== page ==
The Black Swan: Second Edition: The Impact of the Highly Improbable Fragility"

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Random House Publishing Group, May 11, 2010 - Business & Economics - 480 pages
The most influential book of the past seventy-five years: a groundbreaking exploration of everything we know about what we don’t know, now with a new section called “On Robustness and Fragility.”

A black swan is a highly improbable event with three principal characteristics: It is unpredictable; it carries a massive impact; and, after the fact, we concoct an explanation that makes it appear less random, and more predictable, than it was. The astonishing success of Google was a black swan; so was 9/11. For Nassim Nicholas Taleb, black swans underlie almost everything about our world, from the rise of religions to events in our own personal lives.
 
Why do we not acknowledge the phenomenon of black swans until after they occur? Part of the answer, according to Taleb, is that humans are hardwired to learn specifics when they should be focused on generalities. We concentrate on things we already know and time and time again fail to take into consideration what we don’t know. We are, therefore, unable to truly estimate opportunities, too vulnerable to the impulse to simplify, narrate, and categorize, and not open enough to rewarding those who can imagine the “impossible.”
 
For years, Taleb has studied how we fool ourselves into thinking we know more than we actually do. We restrict our thinking to the irrelevant and inconsequential, while large events continue to surprise us and shape our world. In this revelatory book, Taleb will change the way you look at the world, and this second edition features a new philosophical and empirical essay, “On Robustness and Fragility,” which offers tools to navigate and exploit a Black Swan world.

Taleb is a vastly entertaining writer, with wit, irreverence, and unusual stories to tell. He has a polymathic command of subjects ranging from cognitive science to business to probability theory. Elegant, startling, and universal in its applications, The Black Swan is a landmark book—itself a black swan.
 

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User Review  - scottjpearson - LibraryThing

For my job, I work in a technical field with high-level people in medical research who make important decisions that impact many. Thus, though I am not a primary decision-maker, anything I can do to ... Read full review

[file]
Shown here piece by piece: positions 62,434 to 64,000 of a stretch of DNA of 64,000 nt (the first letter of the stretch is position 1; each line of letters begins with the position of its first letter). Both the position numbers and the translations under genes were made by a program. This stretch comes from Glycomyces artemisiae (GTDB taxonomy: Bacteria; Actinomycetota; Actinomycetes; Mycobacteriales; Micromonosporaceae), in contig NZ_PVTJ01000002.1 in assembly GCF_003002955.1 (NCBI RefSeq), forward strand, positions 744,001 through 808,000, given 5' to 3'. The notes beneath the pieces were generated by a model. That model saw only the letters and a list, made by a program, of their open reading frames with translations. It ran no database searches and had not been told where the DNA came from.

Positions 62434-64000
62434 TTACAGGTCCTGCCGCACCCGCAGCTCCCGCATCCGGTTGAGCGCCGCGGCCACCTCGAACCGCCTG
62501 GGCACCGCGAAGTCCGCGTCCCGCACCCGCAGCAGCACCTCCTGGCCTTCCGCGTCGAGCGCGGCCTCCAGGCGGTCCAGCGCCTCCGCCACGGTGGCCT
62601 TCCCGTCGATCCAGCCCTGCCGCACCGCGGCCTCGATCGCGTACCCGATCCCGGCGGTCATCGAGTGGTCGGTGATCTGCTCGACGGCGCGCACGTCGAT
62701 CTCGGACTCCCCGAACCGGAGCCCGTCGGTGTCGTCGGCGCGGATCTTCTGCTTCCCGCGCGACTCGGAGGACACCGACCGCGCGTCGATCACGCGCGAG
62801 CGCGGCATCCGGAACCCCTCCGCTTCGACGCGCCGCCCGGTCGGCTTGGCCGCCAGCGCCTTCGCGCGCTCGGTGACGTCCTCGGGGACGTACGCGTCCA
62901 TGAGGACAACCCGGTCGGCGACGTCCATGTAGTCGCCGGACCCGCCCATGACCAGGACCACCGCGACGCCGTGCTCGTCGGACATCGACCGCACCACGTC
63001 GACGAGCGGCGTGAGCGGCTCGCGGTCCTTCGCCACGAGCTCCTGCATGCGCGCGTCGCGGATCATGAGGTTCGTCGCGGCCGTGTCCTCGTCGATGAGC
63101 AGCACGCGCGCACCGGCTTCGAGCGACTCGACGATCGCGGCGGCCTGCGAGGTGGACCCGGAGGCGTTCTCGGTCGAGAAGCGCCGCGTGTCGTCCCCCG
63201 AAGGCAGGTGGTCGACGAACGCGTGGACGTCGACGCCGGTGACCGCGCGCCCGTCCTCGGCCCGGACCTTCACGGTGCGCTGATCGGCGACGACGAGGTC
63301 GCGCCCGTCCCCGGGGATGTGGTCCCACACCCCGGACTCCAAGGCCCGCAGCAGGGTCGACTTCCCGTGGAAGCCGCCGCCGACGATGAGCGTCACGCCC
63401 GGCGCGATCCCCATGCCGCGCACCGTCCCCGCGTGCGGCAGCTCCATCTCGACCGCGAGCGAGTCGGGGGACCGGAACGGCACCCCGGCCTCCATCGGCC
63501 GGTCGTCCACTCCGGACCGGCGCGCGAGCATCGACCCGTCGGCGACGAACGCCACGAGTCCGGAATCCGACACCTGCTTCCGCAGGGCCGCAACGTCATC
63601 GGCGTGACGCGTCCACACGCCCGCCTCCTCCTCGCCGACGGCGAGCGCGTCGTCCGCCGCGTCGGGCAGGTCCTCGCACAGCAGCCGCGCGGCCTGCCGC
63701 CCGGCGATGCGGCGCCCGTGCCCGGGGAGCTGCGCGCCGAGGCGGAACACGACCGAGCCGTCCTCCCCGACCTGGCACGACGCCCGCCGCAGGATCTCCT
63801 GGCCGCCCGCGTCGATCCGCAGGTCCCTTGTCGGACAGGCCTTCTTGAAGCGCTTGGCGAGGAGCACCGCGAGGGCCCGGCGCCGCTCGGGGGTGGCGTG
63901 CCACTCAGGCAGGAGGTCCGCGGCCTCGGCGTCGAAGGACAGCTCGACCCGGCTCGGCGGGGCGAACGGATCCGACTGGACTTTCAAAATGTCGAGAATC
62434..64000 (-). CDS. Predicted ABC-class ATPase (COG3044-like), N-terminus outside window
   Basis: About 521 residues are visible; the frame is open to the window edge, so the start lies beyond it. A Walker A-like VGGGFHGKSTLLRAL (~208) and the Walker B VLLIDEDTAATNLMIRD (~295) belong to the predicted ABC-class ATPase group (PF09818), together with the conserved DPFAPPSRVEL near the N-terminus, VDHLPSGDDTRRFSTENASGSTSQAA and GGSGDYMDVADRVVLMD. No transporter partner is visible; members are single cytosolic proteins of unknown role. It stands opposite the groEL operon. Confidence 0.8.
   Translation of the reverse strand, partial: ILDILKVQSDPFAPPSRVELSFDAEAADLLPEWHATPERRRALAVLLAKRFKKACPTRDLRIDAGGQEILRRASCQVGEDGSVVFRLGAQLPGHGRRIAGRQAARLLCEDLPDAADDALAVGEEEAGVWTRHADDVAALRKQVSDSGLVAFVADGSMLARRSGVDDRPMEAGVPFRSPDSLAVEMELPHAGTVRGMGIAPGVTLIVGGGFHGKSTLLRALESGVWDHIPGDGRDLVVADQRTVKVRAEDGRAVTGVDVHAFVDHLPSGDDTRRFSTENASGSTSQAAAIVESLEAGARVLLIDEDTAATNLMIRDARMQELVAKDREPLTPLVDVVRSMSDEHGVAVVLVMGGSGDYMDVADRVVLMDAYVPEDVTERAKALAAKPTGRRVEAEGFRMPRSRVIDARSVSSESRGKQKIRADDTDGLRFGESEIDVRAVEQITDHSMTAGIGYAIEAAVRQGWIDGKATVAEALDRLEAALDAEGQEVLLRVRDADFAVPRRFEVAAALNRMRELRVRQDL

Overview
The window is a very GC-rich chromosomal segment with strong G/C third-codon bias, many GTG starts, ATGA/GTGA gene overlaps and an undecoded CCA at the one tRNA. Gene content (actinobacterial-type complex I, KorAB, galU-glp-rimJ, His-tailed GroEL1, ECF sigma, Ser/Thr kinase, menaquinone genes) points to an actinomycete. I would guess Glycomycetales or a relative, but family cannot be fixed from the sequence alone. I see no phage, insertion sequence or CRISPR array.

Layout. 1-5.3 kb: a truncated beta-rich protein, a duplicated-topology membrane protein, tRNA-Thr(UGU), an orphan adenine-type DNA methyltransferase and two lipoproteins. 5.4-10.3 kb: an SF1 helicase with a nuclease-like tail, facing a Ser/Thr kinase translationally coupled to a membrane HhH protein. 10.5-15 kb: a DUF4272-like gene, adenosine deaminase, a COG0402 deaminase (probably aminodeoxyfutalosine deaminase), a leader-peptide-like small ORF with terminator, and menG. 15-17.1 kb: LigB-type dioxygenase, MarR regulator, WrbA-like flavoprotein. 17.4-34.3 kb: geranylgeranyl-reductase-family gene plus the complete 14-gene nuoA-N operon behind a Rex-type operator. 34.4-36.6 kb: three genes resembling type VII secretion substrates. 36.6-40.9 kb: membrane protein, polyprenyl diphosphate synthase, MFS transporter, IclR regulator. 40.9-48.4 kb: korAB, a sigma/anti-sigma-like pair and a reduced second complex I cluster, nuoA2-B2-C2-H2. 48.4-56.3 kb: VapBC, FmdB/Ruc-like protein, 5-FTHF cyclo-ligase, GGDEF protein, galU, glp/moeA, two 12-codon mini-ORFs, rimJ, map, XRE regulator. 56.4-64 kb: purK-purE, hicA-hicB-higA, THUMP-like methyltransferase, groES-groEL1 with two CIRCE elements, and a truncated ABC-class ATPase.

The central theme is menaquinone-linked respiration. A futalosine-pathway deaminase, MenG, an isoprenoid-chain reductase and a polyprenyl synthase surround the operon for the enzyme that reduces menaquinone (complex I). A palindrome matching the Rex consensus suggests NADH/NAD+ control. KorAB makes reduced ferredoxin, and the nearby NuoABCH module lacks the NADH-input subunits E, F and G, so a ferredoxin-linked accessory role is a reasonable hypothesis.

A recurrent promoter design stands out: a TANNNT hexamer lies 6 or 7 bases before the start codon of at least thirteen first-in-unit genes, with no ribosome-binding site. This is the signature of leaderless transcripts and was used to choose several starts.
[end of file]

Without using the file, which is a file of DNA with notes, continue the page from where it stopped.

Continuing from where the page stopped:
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User Review  - aadyer - LibraryThing

At times this is a difficult to read polemic on uncertainty. Paragraph whilst the authors charm and obvious erudition come through it is not the easiest of books to read. I do find some parts of it ... Read full review

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Contents

UMBERTO ECOS ANTILIBRARY OR HOWWE SEEK VALIDATION l
3
The Speculator and the Prostitute
26
One Thousand and One Days or How Not to Be a Sucker
38
Confirmation Shmonfirmation
51
The Narrative Fallacy
62
Living in the Antechamber of Hope
85
Giacomo Casanovas Unfailing Luck
100
The Ludic Fallacy or The Uncertainty of the Nerd
122
Half and Half or How to Get Even with the Black Swan
295
GLOSSARY
301
ILearning from Mother Nature the Oldest and the Wisest
307
Do All This Walking or How Systems Become Fragile
324
IllMargaritas Ante Porcos
330
IVAsperger and the Ontological Black Swan
339
VPerhaps the Most Useful Problem in the History
347
Fallacy of the Single Event Probability
355

WE JUST CANT PREDICT
136
How to Look for Bird Poop 1 65
165
Epistemocracy a Dream
190
Appelles the Painter or What Do You Do if
201
THOSE GRAY SWANS OF EXTREMISTAN
213
The Bell Curve That Great Intellectual Fraud
229
The Aesthetics of Randomness
253
Lockes Madmen or Bell Curves in the Wrong Places
274
The Uncertainty of the Phony
286
VlThe Fourth Quadrant the Solution to that Most Useful of Problems
361
VIIWhat to Do with the Fourth Quadrant
367
VIIIThe Ten Principles for a BlackSwanRobust Society
374
NOTES
381
BIBLIOGRAPHY
401
AcKNOWLEDGMENTS FOR THE FIRST EDITION
431
131
437
Copyright

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About the author (2010)

Nassim Nicholas Taleb has devoted his life to problems of uncertainty, probability, and knowledge. He spent nearly two decades as a businessman and quantitative trader before becoming a full-time philosophical essayist and academic researcher in 2006. Although he spends most of his time in the intense seclusion of his study, or as a flâneur meditating in cafés, he is currently Distinguished Professor of Risk Engineering at New York University’s Polytechnic Institute. His main subject matter is “decision making under opacity”—that is, a map and a protocol on how we should live in a world we don’t understand.
 
Taleb’s books have been published in forty-one languages.

Bibliographic information